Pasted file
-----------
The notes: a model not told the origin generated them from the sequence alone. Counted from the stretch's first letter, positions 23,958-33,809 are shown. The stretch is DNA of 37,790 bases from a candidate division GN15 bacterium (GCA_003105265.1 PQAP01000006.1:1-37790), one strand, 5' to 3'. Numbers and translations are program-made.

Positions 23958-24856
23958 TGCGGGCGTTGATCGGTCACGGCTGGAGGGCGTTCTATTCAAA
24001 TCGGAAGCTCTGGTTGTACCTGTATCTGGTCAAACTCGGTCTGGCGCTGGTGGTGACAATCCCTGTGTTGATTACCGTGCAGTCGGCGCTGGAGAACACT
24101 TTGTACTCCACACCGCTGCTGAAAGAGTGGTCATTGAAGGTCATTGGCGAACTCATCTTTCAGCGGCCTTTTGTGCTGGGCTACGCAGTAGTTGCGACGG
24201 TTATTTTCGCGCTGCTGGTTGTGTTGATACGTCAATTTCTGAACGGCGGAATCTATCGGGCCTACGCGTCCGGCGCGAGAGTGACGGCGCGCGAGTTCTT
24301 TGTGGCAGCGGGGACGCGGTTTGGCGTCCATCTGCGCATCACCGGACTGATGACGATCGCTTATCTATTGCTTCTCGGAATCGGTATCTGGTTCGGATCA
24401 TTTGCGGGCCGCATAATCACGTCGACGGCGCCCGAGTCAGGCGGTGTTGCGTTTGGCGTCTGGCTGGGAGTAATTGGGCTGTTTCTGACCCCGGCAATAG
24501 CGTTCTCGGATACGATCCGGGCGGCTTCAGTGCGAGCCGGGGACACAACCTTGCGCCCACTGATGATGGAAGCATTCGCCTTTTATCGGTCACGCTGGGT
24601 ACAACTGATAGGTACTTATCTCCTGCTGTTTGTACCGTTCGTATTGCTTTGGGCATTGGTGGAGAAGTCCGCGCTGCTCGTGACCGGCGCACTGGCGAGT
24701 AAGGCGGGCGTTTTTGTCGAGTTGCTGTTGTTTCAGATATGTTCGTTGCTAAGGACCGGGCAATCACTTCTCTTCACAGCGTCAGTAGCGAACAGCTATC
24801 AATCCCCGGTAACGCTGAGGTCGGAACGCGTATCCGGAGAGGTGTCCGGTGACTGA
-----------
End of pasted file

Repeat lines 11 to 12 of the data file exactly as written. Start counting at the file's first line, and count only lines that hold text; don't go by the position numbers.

24701 AAGGCGGGCGTTTTTGTCGAGTTGCTGTTGTTTCAGATATGTTCGTTGCTAAGGACCGGGCAATCACTTCTCTTCACAGCGTCAGTAGCGAACAGCTATC
24801 AATCCCCGGTAACGCTGAGGTCGGAACGCGTATCCGGAGAGGTGTCCGGTGACTGA